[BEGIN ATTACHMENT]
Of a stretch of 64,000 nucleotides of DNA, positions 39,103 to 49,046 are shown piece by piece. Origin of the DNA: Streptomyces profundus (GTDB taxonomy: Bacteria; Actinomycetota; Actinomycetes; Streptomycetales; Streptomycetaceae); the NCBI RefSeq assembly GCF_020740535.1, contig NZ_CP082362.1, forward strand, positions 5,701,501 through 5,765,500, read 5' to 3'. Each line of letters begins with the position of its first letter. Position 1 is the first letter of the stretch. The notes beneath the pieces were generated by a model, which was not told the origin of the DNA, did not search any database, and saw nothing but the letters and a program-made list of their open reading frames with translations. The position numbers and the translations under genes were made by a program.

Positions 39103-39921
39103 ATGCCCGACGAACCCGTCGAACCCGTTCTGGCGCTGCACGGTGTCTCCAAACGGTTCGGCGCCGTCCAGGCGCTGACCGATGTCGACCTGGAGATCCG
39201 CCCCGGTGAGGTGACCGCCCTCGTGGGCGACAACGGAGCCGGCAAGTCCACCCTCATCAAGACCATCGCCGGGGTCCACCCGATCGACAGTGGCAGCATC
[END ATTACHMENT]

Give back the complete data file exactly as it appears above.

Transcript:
Of a stretch of 64,000 nucleotides of DNA, positions 39,103 to 49,046 are shown piece by piece. Origin of the DNA: Streptomyces profundus (GTDB taxonomy: Bacteria; Actinomycetota; Actinomycetes; Streptomycetales; Streptomycetaceae); the NCBI RefSeq assembly GCF_020740535.1, contig NZ_CP082362.1, forward strand, positions 5,701,501 through 5,765,500, read 5' to 3'. Each line of letters begins with the position of its first letter. Position 1 is the first letter of the stretch. The notes beneath the pieces were generated by a model, which was not told the origin of the DNA, did not search any database, and saw nothing but the letters and a program-made list of their open reading frames with translations. The position numbers and the translations under genes were made by a program.

Positions 39103-39921
39103 ATGCCCGACGAACCCGTCGAACCCGTTCTGGCGCTGCACGGTGTCTCCAAACGGTTCGGCGCCGTCCAGGCGCTGACCGATGTCGACCTGGAGATCCG
39201 CCCCGGTGAGGTGACCGCCCTCGTGGGCGACAACGGAGCCGGCAAGTCCACCCTCATCAAGACCATCGCCGGGGTCCACCCGATCGACAGTGGCAGCATC